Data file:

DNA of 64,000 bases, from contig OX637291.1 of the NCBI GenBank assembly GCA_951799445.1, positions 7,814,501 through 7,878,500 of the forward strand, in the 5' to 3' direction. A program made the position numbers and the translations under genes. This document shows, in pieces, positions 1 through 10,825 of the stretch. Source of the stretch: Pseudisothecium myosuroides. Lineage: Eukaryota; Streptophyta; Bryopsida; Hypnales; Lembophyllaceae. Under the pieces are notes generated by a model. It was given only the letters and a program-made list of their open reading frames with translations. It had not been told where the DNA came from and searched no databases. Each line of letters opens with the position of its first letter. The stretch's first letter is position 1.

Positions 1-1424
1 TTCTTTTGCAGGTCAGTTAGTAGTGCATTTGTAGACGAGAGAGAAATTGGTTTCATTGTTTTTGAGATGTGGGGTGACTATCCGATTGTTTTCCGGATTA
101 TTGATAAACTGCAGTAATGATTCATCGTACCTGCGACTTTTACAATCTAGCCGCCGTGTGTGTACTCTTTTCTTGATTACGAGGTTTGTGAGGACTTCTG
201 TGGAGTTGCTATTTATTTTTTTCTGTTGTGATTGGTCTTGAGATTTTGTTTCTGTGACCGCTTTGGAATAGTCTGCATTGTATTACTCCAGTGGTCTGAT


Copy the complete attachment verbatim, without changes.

DNA of 64,000 bases, from contig OX637291.1 of the NCBI GenBank assembly GCA_951799445.1, positions 7,814,501 through 7,878,500 of the forward strand, in the 5' to 3' direction. A program made the position numbers and the translations under genes. This document shows, in pieces, positions 1 through 10,825 of the stretch. Source of the stretch: Pseudisothecium myosuroides. Lineage: Eukaryota; Streptophyta; Bryopsida; Hypnales; Lembophyllaceae. Under the pieces are notes generated by a model. It was given only the letters and a program-made list of their open reading frames with translations. It had not been told where the DNA came from and searched no databases. Each line of letters opens with the position of its first letter. The stretch's first letter is position 1.

Positions 1-1424
1 TTCTTTTGCAGGTCAGTTAGTAGTGCATTTGTAGACGAGAGAGAAATTGGTTTCATTGTTTTTGAGATGTGGGGTGACTATCCGATTGTTTTCCGGATTA
101 TTGATAAACTGCAGTAATGATTCATCGTACCTGCGACTTTTACAATCTAGCCGCCGTGTGTGTACTCTTTTCTTGATTACGAGGTTTGTGAGGACTTCTG
201 TGGAGTTGCTATTTATTTTTTTCTGTTGTGATTGGTCTTGAGATTTTGTTTCTGTGACCGCTTTGGAATAGTCTGCATTGTATTACTCCAGTGGTCTGAT